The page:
Cash Gladfelter. Dalton Hoiles. Austin Allison. Nick Spangler.

No, that's not a YAIAA all-decade list. That's part of a typical lineup card for Shippensburg University baseball manager Matt Jones this season.

The Red Raiders have built a pipeline to York County with six former YAIAA stars and a Northern York grad making up the core of their roster.

And for their part, the York County products have represented the area well. Spangler (Spring Grove), Allison (Central York), Hoiles (Spring Grove) and Grant Hoover (Dover) have each started all 10 games so far.

Hoiles, a sophomore, leads the team with a .343 batting average and seven RBIs. Gladfelter (West York) has drawn extensive praise from his coaches while starting eight games and transitioning from shortstop to first base as a freshman. Allison and Hoover are both hitting .333. Tyler Betz (Northern York) has started five games, and Tyler Butcher (Dallastown) has made three appearances out of the bullpen.

"Some days we go York County right through the middle of the lineup," Jones said of his seven York County players. "We put them all together and see if they can make some magic."

To put Shippensburg's York County connection in perspective, the other 15 teams in the PSAC have a combined three YAIAA players — half of Shippenburg's York delegation.

"It's a newer thing," Jones said. "When I first got here, we didn't get a lot of York County guys. The first guy was Austin (Allison) and he was a walk-on who just kept getting better and better. Then we went after (Dalton) Hoiles and (Nick) Spangler pretty hard. Spangler was playing travel ball with Grant (Hoover) so we saw him, and an old assistant found (Tyler) Butcher when he went to see the Spring Grove guys. That's kind of how the York County dominoes fell."

Each of those dominoes will be a key part of this year's success, and with six of the seven being sophomores or freshmen, the York products will be a major part of the team's future as well, Jones added.

"Five guys from one area in the starting lineup shows how York County can produce great athletes," Allison said. "It's pretty neat to see younger guys coming from there and seeing your hometown produce guys who can play at the next level."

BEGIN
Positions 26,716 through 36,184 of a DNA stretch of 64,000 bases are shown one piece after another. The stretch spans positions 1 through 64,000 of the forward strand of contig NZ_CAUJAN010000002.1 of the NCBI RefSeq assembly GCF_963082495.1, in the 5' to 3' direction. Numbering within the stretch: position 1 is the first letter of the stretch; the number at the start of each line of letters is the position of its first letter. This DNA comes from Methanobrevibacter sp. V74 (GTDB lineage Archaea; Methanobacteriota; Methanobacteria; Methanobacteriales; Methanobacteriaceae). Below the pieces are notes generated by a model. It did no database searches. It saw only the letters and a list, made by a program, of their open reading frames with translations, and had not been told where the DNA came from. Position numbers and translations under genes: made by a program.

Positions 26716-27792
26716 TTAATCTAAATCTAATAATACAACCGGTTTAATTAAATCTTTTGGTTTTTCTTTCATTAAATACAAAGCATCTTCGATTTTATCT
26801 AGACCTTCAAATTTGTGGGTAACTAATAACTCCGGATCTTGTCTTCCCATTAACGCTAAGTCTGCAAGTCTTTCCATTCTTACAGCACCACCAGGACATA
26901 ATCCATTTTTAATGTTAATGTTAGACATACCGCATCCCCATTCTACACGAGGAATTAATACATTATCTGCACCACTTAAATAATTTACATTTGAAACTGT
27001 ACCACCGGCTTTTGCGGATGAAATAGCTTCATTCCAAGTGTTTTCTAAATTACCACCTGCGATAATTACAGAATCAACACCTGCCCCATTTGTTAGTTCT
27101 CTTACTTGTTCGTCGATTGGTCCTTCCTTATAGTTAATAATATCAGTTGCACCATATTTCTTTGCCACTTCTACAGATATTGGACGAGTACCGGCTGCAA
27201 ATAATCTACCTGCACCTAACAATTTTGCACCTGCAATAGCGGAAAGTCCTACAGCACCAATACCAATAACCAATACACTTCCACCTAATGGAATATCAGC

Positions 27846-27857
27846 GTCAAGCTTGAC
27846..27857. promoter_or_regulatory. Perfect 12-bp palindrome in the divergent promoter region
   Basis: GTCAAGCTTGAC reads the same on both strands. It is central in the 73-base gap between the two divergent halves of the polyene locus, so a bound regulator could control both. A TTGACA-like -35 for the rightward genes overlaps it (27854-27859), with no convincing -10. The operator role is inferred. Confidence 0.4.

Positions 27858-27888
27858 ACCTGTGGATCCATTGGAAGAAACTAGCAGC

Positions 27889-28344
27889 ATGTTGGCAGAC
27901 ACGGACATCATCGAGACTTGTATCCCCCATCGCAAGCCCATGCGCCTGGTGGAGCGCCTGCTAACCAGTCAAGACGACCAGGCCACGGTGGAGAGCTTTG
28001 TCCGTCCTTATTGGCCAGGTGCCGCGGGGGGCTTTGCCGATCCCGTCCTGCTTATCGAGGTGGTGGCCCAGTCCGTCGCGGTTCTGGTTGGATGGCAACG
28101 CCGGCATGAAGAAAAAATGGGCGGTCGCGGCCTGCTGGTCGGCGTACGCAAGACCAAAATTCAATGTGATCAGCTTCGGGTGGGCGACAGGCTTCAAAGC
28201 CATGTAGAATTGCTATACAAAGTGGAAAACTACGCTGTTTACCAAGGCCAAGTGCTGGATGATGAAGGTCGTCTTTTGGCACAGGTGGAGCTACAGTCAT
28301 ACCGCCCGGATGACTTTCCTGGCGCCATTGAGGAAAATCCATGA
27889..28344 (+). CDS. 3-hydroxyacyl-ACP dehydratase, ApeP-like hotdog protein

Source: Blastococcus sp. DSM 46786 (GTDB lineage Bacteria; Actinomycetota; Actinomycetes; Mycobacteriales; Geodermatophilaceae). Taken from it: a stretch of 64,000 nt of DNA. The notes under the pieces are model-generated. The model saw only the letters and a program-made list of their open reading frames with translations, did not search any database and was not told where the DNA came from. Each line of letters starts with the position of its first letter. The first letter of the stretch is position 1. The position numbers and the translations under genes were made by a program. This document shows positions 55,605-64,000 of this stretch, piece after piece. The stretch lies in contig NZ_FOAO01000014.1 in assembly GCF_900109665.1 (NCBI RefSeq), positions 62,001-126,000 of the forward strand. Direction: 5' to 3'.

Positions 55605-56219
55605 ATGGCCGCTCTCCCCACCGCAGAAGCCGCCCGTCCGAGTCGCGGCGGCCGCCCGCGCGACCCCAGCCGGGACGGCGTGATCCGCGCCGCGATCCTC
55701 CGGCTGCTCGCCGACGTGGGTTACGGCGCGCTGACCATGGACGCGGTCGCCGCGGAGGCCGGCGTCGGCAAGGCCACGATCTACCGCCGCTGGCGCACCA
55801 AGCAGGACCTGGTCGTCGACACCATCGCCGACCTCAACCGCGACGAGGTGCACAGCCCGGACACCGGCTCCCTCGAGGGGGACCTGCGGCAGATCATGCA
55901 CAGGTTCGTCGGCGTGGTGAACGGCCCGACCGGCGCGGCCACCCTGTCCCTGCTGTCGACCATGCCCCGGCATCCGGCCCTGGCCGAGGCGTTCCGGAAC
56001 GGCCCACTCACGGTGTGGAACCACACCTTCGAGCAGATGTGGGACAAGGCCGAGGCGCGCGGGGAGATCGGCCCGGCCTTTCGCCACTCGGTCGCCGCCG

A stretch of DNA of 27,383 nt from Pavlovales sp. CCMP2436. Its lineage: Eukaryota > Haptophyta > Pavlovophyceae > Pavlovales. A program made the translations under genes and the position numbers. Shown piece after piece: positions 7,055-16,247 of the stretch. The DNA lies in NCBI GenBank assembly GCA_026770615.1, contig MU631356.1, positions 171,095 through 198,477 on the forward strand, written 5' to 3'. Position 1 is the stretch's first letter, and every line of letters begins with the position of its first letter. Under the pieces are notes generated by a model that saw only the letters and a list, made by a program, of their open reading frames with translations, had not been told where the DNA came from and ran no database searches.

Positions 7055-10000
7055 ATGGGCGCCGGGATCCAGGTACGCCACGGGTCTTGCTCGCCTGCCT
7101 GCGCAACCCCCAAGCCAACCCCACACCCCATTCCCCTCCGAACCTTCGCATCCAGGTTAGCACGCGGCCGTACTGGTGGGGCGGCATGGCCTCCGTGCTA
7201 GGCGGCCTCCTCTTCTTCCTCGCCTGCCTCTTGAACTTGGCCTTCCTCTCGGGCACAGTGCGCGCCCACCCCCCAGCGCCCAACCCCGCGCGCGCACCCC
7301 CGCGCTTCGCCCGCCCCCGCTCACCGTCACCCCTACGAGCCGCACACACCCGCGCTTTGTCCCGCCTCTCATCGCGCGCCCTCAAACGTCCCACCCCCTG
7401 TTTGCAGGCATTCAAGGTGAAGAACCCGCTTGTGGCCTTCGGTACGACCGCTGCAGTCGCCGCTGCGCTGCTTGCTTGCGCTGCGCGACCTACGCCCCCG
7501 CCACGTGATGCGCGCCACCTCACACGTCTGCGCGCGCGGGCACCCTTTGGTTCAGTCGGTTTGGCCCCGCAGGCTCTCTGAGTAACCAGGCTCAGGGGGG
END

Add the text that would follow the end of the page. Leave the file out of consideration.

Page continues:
"Dad" of the team

Jones credits Allison, the fifth-year senior who the underclassmen playfully refer to as "Dad," with guiding the younger York guys and helping them prepare to play right away.

"He's not afraid to let them know what's going on and what the expectations are," Jones said.

"He (Allison) has definitely slowed the game down for us," Hoiles added. "As a freshman, I didn't have much experience in the outfield. I was playing left field beside him in center, and he taught me the difference between high school and college baseball. He took us under his wing and we look up to him. He took us in and showed us how to do it."

The former walk-on is simply trying to set a good example, he said, because he has five years worth of experience to share with the young guys.

"Some of these guys do say they look up to me," Allison said. "So I try to set a good example. With some things I stumbled on when I was younger, I can take that experience and help them learn and be better baseball players."

Family camaraderie

Many athletes and sports teams use the word "family" when talking about teammates, but Shippensburg has a legitimate claim to the family label. Their families carpool to away games in North Carolina, Delaware and West Virginia, Jones said. And most of the York players have played with or against each other since middle school, Hoiles added.

"We created a bond that never separated us," Hoiles said. "It's pretty cool because you play in high school with them and know most of them since we were young. It's even cooler to be here with them at the next level."

Hoiles and Spangler both sent congratulatory text messages to Gladfelter — the youngest of the York family — the day after he committed to Shippensburg, which made him feel like part of the family right away.

"Coming here the seniors made it a pretty easy transition," Gladfelter said. "The older guys don't treat us any different, they accepted us right away. It's just a great group of guys. It's kind of weird seeing all the York County guys I played against and were rivals with, (we are) all here together. But now we're all close friends."

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